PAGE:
STRAIGHT CURVES "I've always thought of the Shills as a band that makes complicated music with
complicated structures," says Bryan Murphy (left). "But it's uncool to have complicated music."
Youth is both the blessing and the curse of Boston's music landscape. It's the young spirits that keep our scene so buoyant, so greatly supported, and so driven by change. But with unpredictable student schedules, insufficient budgets, and a constant shuffling of personnel — not to mention those who vacate the city after graduation — it seems almost unthinkable for bands to last more than a few years here.
One exception to this curse has been the Shills. The modest Boston-based quartet have been a staple of the local scene for almost eight years, releasing two full-length albums, an EP, and on May 2, the first half of their new two-part EP, Keep Your Hands Busy. Guitarist and vocalist Bryan Murphy is quick to assure there are few changes, musically, on the Shills' latest effort, which features the band's trademark progressive indie-rock intricacies and the captivating voice of its frontman.
Murphy, who joined the Shills back in 2004 when the other three members— Eric Ryrie, Dave Sicilian, and James Zaner — were playing under the name Gallery, wanted Keep Your Hands Busy to stick close to the familiar. "We basically changed nothing in the creative process," says Murphy. "Writing music still involves our typical rock approach of jamming and drinking whiskey."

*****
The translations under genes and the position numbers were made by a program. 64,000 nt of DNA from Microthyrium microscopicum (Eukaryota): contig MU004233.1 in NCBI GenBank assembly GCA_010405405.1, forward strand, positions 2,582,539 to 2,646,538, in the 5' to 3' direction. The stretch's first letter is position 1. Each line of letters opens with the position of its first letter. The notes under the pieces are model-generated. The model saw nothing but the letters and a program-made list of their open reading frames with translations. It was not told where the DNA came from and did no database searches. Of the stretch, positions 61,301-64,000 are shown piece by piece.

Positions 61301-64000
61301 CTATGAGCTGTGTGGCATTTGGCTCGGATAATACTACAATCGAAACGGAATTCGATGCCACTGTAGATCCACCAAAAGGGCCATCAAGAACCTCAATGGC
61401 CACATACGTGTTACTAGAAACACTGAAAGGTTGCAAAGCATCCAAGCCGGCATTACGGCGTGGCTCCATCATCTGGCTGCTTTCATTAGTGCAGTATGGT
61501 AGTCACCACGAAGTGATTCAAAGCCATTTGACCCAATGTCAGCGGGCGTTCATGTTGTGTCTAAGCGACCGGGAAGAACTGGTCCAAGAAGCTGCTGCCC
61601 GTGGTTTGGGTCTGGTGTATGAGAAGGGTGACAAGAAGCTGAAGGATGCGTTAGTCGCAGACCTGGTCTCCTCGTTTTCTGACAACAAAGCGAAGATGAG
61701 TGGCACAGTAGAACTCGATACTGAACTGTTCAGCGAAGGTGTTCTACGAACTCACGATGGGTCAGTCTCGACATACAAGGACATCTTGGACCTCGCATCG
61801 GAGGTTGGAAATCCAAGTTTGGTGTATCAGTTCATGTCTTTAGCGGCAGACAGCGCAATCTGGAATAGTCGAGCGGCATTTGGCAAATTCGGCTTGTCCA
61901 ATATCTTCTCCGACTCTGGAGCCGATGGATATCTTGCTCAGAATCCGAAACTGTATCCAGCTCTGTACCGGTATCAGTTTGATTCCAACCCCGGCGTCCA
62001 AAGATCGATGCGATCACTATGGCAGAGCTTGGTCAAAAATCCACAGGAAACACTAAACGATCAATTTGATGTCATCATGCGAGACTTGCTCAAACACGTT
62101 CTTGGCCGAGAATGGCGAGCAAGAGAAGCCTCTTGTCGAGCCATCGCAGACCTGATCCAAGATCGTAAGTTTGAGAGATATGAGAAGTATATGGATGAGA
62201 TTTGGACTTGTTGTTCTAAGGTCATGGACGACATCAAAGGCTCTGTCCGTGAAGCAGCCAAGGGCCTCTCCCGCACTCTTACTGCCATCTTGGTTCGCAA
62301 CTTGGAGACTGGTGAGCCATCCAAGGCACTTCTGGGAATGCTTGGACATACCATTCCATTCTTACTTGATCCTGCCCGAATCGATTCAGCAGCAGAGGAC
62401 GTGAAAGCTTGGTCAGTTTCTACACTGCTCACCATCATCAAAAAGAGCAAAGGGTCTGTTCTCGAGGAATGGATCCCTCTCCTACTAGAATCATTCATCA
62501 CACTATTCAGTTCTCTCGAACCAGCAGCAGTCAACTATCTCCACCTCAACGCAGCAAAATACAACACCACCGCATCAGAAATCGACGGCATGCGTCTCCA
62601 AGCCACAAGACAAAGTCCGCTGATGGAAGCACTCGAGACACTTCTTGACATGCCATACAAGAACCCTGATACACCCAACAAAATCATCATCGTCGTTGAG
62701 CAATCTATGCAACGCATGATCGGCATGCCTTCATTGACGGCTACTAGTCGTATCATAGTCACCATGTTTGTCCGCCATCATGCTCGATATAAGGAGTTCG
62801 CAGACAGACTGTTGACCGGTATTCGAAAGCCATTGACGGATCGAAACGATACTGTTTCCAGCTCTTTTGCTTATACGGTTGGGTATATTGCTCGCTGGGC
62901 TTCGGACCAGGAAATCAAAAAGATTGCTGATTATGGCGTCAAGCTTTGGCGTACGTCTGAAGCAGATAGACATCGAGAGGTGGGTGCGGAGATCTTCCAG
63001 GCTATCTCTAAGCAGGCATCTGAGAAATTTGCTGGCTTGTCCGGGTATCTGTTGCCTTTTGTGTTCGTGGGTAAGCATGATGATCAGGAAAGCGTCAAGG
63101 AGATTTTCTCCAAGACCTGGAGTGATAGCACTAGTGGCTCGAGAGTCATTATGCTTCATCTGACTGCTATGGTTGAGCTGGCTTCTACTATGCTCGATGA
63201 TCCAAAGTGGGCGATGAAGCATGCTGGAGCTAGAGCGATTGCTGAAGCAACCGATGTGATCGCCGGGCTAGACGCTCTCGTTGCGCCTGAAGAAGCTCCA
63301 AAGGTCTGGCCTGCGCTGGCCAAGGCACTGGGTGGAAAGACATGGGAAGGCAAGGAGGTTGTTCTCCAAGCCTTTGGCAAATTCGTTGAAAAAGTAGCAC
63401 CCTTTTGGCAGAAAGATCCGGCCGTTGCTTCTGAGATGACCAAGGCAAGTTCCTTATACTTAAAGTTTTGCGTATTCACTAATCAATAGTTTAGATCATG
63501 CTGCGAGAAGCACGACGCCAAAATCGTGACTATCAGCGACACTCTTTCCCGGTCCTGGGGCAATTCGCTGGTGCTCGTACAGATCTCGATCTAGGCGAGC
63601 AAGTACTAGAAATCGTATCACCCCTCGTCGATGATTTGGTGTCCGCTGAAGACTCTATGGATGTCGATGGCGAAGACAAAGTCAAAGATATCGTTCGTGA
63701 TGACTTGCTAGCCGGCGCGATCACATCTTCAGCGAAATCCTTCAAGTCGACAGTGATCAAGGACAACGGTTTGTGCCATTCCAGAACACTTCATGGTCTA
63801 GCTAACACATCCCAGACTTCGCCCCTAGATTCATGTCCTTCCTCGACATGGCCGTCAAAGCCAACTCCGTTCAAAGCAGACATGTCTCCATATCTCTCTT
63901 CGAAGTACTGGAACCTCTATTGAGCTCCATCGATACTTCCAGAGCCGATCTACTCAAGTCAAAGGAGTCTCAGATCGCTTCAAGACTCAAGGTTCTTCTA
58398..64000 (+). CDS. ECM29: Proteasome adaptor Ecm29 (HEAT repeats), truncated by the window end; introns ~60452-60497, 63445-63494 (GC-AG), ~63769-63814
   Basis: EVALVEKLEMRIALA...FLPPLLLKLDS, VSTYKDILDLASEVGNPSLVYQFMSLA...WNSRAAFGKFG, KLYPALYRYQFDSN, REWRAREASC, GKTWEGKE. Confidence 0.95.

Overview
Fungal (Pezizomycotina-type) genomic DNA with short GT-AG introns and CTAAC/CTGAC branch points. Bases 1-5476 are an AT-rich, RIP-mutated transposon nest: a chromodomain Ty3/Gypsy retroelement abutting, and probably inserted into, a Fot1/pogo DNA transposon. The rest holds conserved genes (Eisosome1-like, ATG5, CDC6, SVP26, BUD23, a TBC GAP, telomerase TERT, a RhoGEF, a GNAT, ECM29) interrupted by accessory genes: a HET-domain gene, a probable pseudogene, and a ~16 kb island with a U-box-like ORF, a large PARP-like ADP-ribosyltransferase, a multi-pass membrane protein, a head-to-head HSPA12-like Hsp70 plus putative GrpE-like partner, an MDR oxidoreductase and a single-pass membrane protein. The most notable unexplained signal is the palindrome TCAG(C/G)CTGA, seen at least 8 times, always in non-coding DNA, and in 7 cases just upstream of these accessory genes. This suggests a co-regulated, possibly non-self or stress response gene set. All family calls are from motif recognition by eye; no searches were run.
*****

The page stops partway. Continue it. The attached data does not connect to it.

But change is inevitable, and after years of adhering to the same lineup, the Shills now see themselves a bit different from where they started. Guitarist Ryrie departed late last year to join This Car Up's Paul Sentz in the launch of their latest project, Slowdim. Replacing Ryrie was Ryan Jackson, formerly of Ryan Jackson Troika. And the changes weren't just limited to personnel. For the first time, the Shills decided not to self-record their new material, and instead sought out Letters to Cleo bassist Scott Riebling, who runs a studio in Raynham. Riebling helped the Shills sharpen their driving rock sound and focus purely on the creative aspects of recording.
Despite being based in a college town, Murphy sees the Shills' age and experience as an advantage, specifically in the trial-and-error process of defining their sound on the new EP. In the past they have tried the straightforward, they have tried the experimental, and now they look to find a happy medium. "I've always thought of the Shills as a band that makes complicated music with complicated structures," says Murphy, "but it's uncool to have complicated music."
With this realization, Murphy and the band have made it their prerogative to pursue the music they enjoy writing but translate it into a more palatable language. "Our goal basically is to sell sophisticated music to people who would rather not be confused," he says.
This complex sound is something that has evolved with the band since their roots. Each member is trained and seasoned, with Murphy getting his start in high school primarily as a horn player. At an early age, Murphy was drawn to music with a different perspective. He admired the angst of the Kinks and the abnormal structures of Frank Zappa, and he admits his favorite band in high school was Mr. Bungle. "I liked music that pissed people off," he says.